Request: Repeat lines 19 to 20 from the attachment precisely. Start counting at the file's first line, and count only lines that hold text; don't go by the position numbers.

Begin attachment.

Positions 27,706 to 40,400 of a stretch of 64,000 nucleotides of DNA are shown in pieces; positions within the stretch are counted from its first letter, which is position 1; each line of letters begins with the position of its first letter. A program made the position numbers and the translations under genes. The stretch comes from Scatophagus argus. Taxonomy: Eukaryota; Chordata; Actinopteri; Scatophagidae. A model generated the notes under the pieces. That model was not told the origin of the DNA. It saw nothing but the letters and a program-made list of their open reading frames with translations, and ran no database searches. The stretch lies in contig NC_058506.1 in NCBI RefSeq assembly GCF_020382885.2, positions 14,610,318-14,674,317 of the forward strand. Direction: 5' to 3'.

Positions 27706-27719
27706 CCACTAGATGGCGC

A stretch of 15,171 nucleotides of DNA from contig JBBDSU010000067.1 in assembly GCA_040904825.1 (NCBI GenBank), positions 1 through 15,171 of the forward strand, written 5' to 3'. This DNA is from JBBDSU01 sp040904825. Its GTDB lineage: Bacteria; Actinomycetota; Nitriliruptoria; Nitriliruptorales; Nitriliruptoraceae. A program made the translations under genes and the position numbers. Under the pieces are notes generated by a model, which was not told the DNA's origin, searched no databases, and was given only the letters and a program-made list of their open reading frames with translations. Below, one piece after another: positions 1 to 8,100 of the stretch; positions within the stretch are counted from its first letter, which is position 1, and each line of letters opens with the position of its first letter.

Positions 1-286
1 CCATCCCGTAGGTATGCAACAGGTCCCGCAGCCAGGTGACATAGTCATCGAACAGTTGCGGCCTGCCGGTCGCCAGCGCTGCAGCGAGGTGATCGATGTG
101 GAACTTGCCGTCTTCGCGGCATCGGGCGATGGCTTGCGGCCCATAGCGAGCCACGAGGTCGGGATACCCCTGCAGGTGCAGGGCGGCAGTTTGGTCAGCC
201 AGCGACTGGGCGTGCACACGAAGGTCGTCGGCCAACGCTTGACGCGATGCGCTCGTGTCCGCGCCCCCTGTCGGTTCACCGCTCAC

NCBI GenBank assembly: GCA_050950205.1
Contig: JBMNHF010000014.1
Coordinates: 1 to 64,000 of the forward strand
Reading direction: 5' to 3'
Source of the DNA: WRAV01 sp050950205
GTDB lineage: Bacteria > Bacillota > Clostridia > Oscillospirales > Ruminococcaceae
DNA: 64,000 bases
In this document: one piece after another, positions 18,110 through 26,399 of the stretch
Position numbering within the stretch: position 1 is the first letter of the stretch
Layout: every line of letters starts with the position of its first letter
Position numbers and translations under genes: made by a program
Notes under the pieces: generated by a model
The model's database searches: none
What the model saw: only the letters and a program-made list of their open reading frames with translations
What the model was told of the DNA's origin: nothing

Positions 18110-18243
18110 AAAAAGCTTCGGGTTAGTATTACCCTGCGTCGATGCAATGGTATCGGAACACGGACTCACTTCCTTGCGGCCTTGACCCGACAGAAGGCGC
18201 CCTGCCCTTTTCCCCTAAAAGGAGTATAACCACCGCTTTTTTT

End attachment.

Position numbers and translations under genes: made by a program
Notes under the pieces: generated by a model